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Trees at the bottom of a North slope

 
Gilbert Fritz
Posts: 1132
Location: Denver, CO
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I am planing an orchard. Unfortunately, I have to work with a north slope, and the bottom of the slope gets more light. I am in Colorado, so I have a dry climate, with very erratic and unpredictable temperature swings. Late frost damage can be problematic. The bottom of the north slope has a high water table and an irrigation ditch, which overflows in rain storms. So it is an oasis, perhaps too much of one. The west, north, and east sides of the field are surrounded by volunteer cottonwoods, some of them in rather bad shape.

I have several questions:

What useful trees bloom late enough to be planted in the frost pocket? I was wondering about late blooming apples. Anything I plant has got to be reasonably standard, since this is a community farm and we don't want to risk planting large amounts of unusual plants. (Though we will be experimenting on the side. Siberian pea shrub, hardy kiwi, lots of perennial herbaceous plants, possibly honey locust, etc.)

Anything will sleep later than normal on this north slope. So will the aspect help to cancel out the disadvantage of the low elevation?

To get around the drainage problem, I plan to build two foot mounds of soil by digging a circular trench, piling the soil in the middle (separating out the top soil and sub soil) and then using the trench as the base for a circular hugelkultur tight against the slope of the mound, and rising above it, so that the whole thing looks like a volcano with a tree sprouting out of it. The "crater" will keep in water for the first few years, till the wood rots and subsides. It should also provide fungi dominated soil for the trees. I will use rocks around the rim to hold heat (there is a lot of solar power here.)

Is this a good idea, or am I missing some sort of problem?

And, should I leave the cottonwoods in place to trap heat near the ground, reflect light, and slow wind (not to much of a problem in this dense suburban area, with tons of trees and houses around.) Or should I cut them, so they don't steal water, nutrients, and light? In which case I would plant something smaller and more useful. (The cottonwoods are not old growth, just weedy volunteers. Maybe forty years old. ) The field is 225 feet wide, but I need to plant trees, if I plant them at all, mostly in the western corner, so the cottonwoods would be on the north and west sides.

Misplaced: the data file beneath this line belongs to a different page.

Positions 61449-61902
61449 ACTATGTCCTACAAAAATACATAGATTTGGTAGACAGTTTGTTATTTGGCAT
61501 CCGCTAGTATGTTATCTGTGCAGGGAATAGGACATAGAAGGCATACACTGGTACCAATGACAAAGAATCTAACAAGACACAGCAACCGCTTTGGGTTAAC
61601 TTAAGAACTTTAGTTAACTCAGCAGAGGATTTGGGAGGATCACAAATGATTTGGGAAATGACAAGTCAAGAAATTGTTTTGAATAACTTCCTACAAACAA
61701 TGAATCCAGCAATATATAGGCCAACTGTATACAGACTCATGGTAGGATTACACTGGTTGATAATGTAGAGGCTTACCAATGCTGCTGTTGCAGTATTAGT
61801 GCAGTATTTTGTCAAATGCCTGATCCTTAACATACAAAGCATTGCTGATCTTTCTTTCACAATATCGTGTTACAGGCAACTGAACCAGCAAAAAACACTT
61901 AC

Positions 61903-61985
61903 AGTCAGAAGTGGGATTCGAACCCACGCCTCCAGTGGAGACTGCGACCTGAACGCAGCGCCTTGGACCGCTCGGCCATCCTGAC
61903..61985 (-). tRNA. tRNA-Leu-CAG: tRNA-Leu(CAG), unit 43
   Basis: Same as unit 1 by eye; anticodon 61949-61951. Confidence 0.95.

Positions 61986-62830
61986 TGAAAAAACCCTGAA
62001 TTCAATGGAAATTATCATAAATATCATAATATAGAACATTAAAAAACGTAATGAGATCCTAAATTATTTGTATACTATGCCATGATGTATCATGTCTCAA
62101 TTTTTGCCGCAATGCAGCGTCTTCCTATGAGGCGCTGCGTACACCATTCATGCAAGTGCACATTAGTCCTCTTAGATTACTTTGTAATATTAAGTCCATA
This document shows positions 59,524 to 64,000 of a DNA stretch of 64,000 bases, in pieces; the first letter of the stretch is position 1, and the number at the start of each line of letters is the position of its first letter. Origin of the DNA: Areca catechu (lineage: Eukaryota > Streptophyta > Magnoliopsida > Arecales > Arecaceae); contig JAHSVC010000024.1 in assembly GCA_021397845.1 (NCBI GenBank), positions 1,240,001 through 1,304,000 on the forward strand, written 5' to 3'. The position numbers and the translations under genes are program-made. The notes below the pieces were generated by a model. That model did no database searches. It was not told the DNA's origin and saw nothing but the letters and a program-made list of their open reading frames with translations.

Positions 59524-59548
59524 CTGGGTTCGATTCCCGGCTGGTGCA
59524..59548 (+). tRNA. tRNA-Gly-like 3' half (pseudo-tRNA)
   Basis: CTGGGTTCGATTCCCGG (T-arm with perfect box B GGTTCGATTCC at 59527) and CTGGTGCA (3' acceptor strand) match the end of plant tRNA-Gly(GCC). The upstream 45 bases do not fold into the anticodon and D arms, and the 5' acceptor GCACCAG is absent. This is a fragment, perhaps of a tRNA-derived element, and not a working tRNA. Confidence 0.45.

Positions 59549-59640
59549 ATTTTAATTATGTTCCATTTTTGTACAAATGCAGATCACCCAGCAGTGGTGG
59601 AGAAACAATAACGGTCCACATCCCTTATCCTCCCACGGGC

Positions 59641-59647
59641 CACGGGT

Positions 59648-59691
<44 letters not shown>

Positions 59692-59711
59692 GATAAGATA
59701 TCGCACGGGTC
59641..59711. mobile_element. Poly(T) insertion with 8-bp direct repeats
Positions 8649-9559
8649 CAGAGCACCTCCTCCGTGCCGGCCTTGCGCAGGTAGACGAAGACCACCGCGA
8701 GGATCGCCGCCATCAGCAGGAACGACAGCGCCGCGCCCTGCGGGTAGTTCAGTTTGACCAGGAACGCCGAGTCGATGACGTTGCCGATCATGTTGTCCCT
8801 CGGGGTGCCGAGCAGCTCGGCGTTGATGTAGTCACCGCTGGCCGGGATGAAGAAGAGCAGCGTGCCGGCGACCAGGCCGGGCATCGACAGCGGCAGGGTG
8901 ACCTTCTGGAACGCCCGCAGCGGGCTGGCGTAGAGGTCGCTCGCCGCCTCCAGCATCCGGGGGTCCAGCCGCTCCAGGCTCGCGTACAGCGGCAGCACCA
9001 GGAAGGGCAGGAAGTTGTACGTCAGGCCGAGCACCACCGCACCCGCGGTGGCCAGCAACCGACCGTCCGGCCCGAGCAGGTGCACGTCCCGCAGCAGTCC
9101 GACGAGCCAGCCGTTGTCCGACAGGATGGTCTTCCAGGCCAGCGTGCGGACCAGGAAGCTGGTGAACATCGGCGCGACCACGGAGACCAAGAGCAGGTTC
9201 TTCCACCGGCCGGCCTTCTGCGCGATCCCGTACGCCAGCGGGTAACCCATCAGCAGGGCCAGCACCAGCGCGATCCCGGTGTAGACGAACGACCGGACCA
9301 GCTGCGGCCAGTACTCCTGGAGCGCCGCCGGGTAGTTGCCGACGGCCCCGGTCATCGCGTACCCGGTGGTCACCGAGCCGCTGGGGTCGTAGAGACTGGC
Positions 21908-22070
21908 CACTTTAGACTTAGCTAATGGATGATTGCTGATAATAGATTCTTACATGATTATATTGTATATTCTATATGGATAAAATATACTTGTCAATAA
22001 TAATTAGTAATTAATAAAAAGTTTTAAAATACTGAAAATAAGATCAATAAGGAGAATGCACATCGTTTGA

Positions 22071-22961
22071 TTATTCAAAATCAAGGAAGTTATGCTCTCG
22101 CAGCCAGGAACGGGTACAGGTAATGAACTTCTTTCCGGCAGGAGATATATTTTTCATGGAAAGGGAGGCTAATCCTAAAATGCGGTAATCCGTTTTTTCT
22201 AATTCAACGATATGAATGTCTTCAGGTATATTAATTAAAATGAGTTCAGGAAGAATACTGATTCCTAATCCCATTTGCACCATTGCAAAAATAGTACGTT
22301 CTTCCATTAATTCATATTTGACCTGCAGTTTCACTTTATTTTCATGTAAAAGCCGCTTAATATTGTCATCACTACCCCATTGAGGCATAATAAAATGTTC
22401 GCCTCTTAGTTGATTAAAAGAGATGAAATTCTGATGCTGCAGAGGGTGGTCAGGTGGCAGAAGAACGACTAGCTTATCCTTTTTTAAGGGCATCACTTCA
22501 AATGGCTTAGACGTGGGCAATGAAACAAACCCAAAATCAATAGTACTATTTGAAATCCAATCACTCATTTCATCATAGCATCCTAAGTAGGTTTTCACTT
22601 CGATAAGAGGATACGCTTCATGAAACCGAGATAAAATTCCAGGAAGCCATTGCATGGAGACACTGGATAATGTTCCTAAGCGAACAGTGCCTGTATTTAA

Thanks ahead of time for the advice.
 
John Polk
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Location: Currently in Lake Stevens, WA. Home in Spokane
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Late frosts can play havoc with fruit trees.
Perhaps, the north slope will actually help prevent premature blossoming, thus mitigating the problem.

It is a common practice in many northern European orchards to lime wash the tree trunks to delay early blossoming.
It delays when the tree will break dormancy, often saving the crop.
You want enough air circulation to prevent frosts from lingering around your trees - wind breaks could work against you.

 
Dale Hodgins
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Location: Victoria British Columbia-Canada
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John mentioned late blossoming and the advantage of not having them frosted off. Many apples require a long season, so you'd want to make sure that you don't push cropping too far toward fall frost.

Plums generally have a shorter season and they deal with waterlogging better than other fruit.

Many berry crops can benefit from late blossoms both as insurance against late frost and in order to get a crop long after other berries are done for the year. I often harvest Himalaya berries from south slopes in July and as late as November on north slopes. sepp holzer stretches his cherry harvest over months by planting at varying altitudes. Most of us don't have that option, but a bit of slope can make a big difference in timing the harvest.

For berries, it might also be wise to consider what birds are eating. When huge amounts of wild berries are available, there is less pressure on cultivated berries. By timing to match natural abundance, serious pests are naturally neutralized since they prefer the wild stuff.
 
Alder Burns
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Location: northern California
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If they are not "too weird" for you people and your climate will permit them, mulberry and persimmon bloom later than other fruits, and both do not mind occasional wet, the mulberry so much so that I would think the hugel-mounds unnecessary for it. What about nuts? Most of those bloom late, and some like pecan and hazelnut, are bottomland trees.....
 
David Hartley
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Not a fruit tree; but a small stand of willow for annual coppice, might do well there? Willow has many uses
 
Gilbert Fritz
Posts: 1132
Location: Denver, CO
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Hello everyone,

Thanks for the advice. I'd like to plant mulberries, and pecans. Willows would also be interesting.

That brings up an interesting point. I am in zone five/ six, depending on what you read. We have an average of 130 frost free days. Supposedly, there are pecans which can tolerate these conditions. Does anyone know of any successes with these along the front range, or similar climates?

 
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